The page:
Pakistan Foreign Office Thursday denied a social media report on Saudi Arabia's role in the assessment of Pakistan's Financial Action Task Force (FATF) action plan.
"Pakistan and Saudi Arabia enjoy strong fraternal ties and the two countries have always cooperated with each other on all matters of bilateral, regional and international importance," said the FO spokesperson.
"Pakistan and Saudi Arabia enjoy strong fraternal ties and the two countries have always cooperated with each other on all matters of bilateral, regional and international importance," said the statement by the spokesperson.
A renowned journalist, Sabir Shakir, has reported that Saudi Arabia has voted against Pakistan in the virtual plenary of the Financial Action Task Force (FATF). He also asserted that Saudi Arabia lobbied to woo the support of other Muslim countries including Turkey to move Pakistan into the blacklist of the global financial watchdog.
Historically, Pakistan and Saudi Arabia enjoy close friendship relations, however recent developments give some credence to Mr. Sabir Shakir's story.
However, before devolving into the souring Pakistan-Saudi relations, I would like to explain what FATF is and what it's objective is.
Nominally FATF is an international instrument to track Money Laundering, however mainly it is used to track the so-called Terrorism Financing. Of course we don't know what is terrorism? since there is no globally accepted definition.
There are over 109 different definitions of terrorism, according to Arie W. Kruglanski and Shira Fishman, authors of Terrorism Between ''Syndrome''and ''Tool'. ' Bruce Hoffman, an American scholar, has noted that it is not only individual agencies within the same governmental apparatus that cannot agree on a single definition of terrorism. Experts and other long-established scholars in the field are equally incapable of reaching a consensus. C. A. J. Coady has written that the question of how to define terrorism is "irresolvable" because "it's natural home is in polemical, ideological and propagandist contexts."
Hence, the FATF is another western instrument to put pressure on those countries which resist their predatory policies.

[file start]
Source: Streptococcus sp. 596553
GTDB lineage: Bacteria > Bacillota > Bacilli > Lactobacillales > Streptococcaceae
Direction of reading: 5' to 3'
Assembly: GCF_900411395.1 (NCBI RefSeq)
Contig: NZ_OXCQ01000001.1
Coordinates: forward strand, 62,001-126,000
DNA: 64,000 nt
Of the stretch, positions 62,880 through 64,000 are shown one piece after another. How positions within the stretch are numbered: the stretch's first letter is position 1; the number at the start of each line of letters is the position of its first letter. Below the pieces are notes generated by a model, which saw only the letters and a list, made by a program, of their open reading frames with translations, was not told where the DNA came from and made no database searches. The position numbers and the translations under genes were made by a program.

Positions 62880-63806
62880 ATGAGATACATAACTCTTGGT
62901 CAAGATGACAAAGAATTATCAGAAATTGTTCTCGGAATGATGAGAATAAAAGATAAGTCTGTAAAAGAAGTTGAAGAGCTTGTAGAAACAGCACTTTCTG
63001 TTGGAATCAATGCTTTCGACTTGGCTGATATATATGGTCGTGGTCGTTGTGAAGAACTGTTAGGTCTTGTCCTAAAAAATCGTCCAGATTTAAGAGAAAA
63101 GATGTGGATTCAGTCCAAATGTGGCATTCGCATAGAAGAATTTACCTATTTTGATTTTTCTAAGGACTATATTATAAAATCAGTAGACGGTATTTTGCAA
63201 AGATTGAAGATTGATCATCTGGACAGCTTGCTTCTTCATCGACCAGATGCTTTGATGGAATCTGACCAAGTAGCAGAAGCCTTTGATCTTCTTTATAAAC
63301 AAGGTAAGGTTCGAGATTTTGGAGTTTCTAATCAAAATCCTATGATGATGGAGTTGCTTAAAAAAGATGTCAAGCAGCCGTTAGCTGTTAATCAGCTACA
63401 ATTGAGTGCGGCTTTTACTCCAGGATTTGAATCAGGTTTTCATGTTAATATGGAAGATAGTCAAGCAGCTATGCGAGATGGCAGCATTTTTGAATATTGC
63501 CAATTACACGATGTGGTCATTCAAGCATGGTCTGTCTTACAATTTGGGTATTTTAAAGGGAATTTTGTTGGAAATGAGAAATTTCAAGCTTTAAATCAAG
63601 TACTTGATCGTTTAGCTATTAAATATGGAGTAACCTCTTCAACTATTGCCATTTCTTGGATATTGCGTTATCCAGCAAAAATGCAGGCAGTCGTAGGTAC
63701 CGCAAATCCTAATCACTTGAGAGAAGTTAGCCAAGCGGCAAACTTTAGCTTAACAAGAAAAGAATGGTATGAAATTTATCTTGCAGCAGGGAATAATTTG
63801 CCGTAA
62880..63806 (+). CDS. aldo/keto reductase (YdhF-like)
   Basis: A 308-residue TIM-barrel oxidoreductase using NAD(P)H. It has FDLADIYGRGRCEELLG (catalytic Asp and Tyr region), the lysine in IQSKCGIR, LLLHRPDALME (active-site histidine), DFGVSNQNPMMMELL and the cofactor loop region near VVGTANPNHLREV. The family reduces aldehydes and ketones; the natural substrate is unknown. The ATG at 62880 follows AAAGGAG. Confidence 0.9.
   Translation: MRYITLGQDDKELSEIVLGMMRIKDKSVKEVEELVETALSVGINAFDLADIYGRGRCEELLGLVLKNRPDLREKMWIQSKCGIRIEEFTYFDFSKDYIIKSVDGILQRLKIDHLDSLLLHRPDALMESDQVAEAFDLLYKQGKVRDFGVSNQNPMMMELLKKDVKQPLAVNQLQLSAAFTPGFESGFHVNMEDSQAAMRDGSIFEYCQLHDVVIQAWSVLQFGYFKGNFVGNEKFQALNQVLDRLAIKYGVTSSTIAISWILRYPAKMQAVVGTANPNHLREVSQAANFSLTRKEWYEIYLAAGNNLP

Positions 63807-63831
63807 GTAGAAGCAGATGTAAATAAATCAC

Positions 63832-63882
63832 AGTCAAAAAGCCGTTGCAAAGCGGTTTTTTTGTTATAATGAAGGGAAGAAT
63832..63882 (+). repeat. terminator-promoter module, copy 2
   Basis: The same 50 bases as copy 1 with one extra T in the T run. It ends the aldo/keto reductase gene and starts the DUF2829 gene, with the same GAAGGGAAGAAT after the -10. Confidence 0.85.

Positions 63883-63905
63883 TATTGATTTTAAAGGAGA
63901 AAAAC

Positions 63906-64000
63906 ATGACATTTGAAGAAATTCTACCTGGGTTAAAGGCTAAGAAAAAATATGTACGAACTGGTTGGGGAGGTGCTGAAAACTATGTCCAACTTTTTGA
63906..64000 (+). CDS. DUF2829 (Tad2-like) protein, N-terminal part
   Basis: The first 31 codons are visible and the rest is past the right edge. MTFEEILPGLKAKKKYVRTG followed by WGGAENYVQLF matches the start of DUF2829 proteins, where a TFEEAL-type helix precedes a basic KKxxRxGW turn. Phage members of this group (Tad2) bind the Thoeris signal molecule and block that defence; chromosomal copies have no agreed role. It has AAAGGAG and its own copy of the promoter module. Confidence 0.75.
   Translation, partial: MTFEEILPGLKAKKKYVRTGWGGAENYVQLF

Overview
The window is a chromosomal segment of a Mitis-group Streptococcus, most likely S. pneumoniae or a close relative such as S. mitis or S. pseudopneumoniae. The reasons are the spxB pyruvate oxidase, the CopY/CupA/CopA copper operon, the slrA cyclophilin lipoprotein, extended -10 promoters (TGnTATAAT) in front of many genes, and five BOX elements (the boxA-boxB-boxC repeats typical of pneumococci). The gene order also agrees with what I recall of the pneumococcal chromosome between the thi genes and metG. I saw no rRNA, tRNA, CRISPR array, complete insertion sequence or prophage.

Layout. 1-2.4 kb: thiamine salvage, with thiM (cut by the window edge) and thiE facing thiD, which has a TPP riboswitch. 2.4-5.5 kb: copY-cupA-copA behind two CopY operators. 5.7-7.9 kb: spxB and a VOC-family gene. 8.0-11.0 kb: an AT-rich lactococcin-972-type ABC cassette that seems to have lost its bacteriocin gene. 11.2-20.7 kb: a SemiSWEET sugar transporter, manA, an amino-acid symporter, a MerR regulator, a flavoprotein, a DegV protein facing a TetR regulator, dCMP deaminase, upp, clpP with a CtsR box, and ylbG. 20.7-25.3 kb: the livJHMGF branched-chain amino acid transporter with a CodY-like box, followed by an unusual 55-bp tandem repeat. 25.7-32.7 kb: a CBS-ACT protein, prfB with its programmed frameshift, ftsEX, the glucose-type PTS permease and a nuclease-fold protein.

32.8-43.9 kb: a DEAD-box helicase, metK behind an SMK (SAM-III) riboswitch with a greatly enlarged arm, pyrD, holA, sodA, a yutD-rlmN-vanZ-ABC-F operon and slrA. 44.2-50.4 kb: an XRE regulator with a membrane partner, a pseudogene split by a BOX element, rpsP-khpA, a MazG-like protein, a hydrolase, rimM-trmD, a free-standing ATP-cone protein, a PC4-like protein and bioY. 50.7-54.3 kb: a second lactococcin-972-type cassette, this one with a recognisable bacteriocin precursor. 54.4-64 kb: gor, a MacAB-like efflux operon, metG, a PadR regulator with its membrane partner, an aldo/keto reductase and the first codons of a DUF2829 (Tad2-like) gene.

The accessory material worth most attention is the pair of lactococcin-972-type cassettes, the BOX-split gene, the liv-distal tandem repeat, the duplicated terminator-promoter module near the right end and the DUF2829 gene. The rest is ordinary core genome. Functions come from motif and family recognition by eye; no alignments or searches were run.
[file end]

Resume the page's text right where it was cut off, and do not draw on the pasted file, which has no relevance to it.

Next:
Is this a financial or a political issue?
If the commentary by international news media is any indicator, Pakistan's placement on FATF's grey list is far more political than financial in nature. It is being seen as one of the several ways the US is attempting to pressure Pakistan to "do more" on issues related to 'terrorism,' according to daily Dawn.
The long-winded, jargon-filled recommendations and methodology used by FATF leave plenty of flexibility for the team of assessors to exercise their "informed judgment". That is, based on the same information, assessors could reach more than one judgment, including the one sought by the politically powerful.
US is also a major financier of FATF and the current president of FATF is an Assistant Secretary from the US Department of the Treasury who heads the Office of Terrorist Financing and Financial Crimes.
If US can have Pakistan placed on the grey list, it may also make it difficult for Pakistan to exit the list. Bottom line is that FATF's grey listing of Pakistan should not be looked at in isolation but placed in the larger picture of US-Pakistan relations that have had many ups and downs, Dawn concluded.
Now let us discuss the drifting relations between Pakistan and Saudi Arabia.
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